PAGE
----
Plato

"The Republic (Book 3)"

Socrates - ADEIMANTUS

Such then, I said, are our principles of theology --some tales are to be told, and others are not to be told to our disciples from their youth upwards, if we mean them to honour the gods and their parents, and to value friendship with one another.

Yes; and I think that our principles are right, he said.
But if they are to be courageous, must they not learn other lessons besides these, and lessons of such a kind as will take away the fear of death? Can any man be courageous who has the fear of death in him?

Certainly not, he said.
And can he be fearless of death, or will he choose death in battle rather than defeat and slavery, who believes the world below to be real and terrible?

Impossible.
Then we must assume a control over the narrators of this class of tales as well as over the others, and beg them not simply to but rather to commend the world below, intimating to them that their descriptions are untrue, and will do harm to our future warriors.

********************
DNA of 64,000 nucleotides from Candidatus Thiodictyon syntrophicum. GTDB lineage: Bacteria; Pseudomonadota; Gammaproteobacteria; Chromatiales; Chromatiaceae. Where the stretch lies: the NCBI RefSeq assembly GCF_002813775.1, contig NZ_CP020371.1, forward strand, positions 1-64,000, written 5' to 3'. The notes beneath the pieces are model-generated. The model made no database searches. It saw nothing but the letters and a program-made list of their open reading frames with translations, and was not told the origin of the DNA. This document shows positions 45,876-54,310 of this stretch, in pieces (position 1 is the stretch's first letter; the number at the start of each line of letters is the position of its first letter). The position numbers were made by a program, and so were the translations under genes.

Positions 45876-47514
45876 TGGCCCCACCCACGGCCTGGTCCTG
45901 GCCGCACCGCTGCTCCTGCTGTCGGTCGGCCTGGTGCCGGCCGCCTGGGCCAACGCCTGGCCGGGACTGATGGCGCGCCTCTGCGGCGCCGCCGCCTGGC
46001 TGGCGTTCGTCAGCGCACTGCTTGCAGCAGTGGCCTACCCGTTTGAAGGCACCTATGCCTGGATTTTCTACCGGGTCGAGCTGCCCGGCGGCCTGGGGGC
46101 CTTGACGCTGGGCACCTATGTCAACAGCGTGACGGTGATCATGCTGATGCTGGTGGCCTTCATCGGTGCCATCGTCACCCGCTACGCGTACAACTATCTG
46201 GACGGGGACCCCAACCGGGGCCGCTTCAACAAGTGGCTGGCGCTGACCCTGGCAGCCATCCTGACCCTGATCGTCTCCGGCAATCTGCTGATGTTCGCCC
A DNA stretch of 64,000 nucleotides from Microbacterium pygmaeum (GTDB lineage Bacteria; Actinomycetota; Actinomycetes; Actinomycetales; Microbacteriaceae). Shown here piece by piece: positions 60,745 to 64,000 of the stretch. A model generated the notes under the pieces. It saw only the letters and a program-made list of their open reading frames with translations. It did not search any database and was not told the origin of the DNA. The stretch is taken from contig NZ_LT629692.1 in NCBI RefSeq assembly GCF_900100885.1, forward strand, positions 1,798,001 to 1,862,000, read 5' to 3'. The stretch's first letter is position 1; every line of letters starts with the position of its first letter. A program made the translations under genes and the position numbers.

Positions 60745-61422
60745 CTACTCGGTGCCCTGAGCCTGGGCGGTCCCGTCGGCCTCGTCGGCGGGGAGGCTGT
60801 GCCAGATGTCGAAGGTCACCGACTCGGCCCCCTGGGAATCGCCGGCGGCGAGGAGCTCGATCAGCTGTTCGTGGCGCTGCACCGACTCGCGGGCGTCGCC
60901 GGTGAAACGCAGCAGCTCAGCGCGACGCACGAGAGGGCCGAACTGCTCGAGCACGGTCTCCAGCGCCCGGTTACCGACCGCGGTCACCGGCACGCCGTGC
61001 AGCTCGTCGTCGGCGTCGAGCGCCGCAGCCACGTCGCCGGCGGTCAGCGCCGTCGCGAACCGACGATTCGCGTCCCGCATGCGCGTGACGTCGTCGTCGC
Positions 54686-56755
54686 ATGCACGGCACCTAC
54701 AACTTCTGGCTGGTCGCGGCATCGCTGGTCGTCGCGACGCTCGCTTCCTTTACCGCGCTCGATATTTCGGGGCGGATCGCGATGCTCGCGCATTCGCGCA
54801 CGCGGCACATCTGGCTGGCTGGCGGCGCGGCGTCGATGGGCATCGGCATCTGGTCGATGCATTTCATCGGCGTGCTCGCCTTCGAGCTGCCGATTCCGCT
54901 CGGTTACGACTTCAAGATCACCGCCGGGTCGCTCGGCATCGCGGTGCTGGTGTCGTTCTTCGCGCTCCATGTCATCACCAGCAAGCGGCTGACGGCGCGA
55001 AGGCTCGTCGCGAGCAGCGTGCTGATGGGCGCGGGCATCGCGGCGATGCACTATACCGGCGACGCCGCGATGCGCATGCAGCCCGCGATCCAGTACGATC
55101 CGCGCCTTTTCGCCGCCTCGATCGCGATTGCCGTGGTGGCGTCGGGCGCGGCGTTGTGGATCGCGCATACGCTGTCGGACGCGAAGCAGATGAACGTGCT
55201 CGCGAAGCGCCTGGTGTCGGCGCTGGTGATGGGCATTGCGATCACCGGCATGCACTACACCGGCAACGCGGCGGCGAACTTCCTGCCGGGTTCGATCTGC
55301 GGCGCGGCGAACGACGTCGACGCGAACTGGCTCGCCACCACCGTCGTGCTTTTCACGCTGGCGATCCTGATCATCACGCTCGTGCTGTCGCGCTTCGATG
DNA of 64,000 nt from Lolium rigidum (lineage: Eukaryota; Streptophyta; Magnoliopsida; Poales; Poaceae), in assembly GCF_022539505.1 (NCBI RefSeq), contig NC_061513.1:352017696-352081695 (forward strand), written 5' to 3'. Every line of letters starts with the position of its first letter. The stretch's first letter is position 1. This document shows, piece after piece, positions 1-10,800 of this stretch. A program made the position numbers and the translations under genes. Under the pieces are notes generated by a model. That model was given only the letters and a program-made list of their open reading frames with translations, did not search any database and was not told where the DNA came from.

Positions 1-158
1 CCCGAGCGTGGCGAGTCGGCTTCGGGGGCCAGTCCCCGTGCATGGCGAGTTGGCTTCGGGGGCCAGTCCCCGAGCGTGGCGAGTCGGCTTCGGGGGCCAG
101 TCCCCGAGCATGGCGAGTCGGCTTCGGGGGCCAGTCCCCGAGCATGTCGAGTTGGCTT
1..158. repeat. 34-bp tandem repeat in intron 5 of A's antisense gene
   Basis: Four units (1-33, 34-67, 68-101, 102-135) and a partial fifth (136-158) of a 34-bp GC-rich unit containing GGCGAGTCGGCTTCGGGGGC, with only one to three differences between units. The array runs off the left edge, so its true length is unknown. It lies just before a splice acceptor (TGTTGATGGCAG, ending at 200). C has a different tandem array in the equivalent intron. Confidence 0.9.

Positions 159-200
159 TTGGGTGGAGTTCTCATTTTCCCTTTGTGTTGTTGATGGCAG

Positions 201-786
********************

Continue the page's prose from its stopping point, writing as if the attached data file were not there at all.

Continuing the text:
That will be our duty, he said.
Then, I said, we shall have to obliterate many obnoxious passages, beginning with the verses,

I would rather he a serf on the land of a poor and portionless man than rule over all the dead who have come to nought. We must also expunge the verse, which tells us how Pluto feared,

Lest the mansions grim and squalid which the gods abhor should he seen both of mortals and immortals. And again:

O heavens! verily in the house of Hades there is soul and ghostly form but no mind at all! Again of Tiresias: --

[To him even after death did Persephone grant mind,] that he alone should be wise; but the other souls are flitting shades. Again: --

The soul flying from the limbs had gone to Hades, lamentng her fate, leaving manhood and youth. Again: --
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